I've used the very basic santa clarita club calculator before- try googling 'scrunners ultra' and it should pop up. You just put the date in and distance and it populates the spreadsheet for you. I found that it had a few too many short runs in there, so you might want to sack a few off; you can download it and modify it anyway. To be honest the long runs are the most important; quality (hill reps, speedwork) will be more use than quantity (loads of easy short runs) if you can only do a few during the week. Just make sure you get used to being out for a long time and learn when and what to eat and drink.
In reply to Piglet69: I just ran the 10 miles to work and then ran home a lot, and did it more often the closer I got. I did a few long weekend runs too. If I were doing it again, I would do a lot more short fast stuff, and more long runs (marathon +) and cut out a lot of the mileage in the 10 mile-ish bracket. That¡¦s not really a training programme, I grant you. (I also didn't finish my ultra)
Well, you could use a marathon plan. Maybe just extend the long runs a bit.
However, I am not too keen on fixed plans. The important part is to get the miles in. Run as much as you can, building up slowly. I assume you don't start from 0, so you will know what to do in this respect. The most important run is your long run. This should steadily increase. Once you feel comfortable running long add the occasional back to back long run. Depending on your performance goal and the weekly mileage you can you may add a long tempo run as well once a week.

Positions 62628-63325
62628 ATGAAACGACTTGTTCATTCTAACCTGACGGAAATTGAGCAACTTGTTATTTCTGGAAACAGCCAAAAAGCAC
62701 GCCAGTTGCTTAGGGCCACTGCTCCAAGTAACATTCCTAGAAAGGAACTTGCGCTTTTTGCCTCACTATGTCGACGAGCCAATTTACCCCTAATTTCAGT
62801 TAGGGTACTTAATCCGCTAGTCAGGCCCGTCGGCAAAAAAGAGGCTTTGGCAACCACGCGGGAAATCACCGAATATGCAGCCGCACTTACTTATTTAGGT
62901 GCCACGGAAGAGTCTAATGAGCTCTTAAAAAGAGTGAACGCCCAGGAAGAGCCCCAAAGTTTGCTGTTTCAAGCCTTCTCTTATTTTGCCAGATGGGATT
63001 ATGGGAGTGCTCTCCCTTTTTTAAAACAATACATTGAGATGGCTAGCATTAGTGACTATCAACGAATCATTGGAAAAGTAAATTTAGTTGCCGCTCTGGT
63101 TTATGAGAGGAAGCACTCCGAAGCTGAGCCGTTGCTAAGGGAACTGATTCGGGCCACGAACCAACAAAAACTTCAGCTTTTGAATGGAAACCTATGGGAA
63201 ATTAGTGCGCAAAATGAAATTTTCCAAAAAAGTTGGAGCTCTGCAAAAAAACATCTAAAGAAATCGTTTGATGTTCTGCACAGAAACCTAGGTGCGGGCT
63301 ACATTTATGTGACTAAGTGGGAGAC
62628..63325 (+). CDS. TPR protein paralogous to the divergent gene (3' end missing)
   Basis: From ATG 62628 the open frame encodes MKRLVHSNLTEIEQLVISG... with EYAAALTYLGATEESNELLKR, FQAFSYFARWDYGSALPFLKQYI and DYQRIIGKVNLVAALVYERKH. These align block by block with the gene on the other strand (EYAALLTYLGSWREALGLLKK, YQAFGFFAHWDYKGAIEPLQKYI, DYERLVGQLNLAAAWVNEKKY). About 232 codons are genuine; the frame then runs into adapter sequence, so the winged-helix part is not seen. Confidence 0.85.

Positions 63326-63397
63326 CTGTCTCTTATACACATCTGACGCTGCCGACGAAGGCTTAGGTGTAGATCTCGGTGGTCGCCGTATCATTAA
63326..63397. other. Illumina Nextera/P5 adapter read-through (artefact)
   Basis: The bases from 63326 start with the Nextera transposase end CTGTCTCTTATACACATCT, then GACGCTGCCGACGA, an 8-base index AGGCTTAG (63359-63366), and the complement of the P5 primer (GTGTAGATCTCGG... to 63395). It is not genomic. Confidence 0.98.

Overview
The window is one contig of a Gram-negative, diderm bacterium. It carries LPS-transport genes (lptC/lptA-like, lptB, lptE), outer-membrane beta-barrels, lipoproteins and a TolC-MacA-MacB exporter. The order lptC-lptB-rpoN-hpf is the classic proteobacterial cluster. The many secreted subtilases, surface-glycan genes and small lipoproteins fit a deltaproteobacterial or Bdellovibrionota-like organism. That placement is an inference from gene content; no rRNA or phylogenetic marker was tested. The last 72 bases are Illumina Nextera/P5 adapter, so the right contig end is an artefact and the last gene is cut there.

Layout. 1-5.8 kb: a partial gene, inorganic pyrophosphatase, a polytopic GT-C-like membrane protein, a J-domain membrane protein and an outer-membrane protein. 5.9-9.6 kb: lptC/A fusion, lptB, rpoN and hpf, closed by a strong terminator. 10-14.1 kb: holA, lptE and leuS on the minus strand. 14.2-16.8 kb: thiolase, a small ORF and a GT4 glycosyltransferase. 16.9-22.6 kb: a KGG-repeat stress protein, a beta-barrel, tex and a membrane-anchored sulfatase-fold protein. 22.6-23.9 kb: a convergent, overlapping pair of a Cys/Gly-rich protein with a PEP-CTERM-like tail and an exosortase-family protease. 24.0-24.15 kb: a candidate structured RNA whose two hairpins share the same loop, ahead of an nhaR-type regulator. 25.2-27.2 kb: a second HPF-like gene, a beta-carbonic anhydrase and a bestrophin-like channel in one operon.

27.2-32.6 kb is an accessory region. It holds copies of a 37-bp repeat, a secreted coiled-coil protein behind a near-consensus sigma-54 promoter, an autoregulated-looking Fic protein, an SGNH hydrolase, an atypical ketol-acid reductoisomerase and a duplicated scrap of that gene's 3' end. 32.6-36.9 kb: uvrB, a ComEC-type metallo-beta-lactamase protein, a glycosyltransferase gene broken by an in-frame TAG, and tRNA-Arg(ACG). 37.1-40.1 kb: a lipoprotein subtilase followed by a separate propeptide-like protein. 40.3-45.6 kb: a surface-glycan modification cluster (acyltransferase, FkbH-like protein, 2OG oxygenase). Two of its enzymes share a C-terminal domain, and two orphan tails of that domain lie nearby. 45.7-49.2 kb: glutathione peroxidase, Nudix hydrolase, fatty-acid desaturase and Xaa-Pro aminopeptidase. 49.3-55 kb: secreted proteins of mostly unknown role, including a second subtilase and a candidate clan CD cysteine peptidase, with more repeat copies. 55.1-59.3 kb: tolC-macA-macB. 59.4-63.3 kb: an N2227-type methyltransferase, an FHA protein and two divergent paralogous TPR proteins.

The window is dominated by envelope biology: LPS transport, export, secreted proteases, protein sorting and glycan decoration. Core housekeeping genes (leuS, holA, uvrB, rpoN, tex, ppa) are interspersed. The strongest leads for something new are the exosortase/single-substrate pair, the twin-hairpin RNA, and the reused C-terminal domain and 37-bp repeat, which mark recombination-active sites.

Apart from this practice nutrition on the run, gear, etc. If your ultra includes running at night practice this as well.
Yep, as staff says don't worry about sticking religiously to the plan or it'll make you miserable. You could also use other events as training runs, like marathons or shorter ultras. These have two benefits; a) it gets you used to the feel or racing, how to pace yourself etc, and b) gives some nice intermediate goals to aim for as well which helps break up the monotony of training. Plus it means you gets supported so don't have to lug 2 or litres of water and loads of food on your long training runs and get to run with other, like-minded runners.
the link to "scrunners" calculator is fine. Thanks for that. I find it useful to have plan stuck somwhere to remind me to get out the door, espically in Winter. I don't get too hung up on them either.
Not stating form 0 either Steff. Have done a 55km off the back of some marathon training but the step up to 85km is a bit daunting. Wasn't aware of the back to backs at weekend thought.
In reply to Piglet69: if it seems daunting then try to break it up into sections. I've not done much long distance stuff really but I found that mountain marathons seem to fly by as you are working from one control point to the next and keeping the overall route in the back of your mind. If you think about just getting to the next checkpoint and no further then it should make life a bit more pleasant and also help with eating etc.
If its any conciliation I did it this year with very little experience, 1 trail marathon in prep and a few 20 and 30kms runs (nowhere near enough). Was ok til 65km but then lost the plot, more-or-less walked the rest.
Lack of time on the legs was my problem
Signed back up for 2014 with the target of sub 10hrs. So its double days back to back- 2x20's, 2x30's, 2x40's. More emphasis on time rather than speed.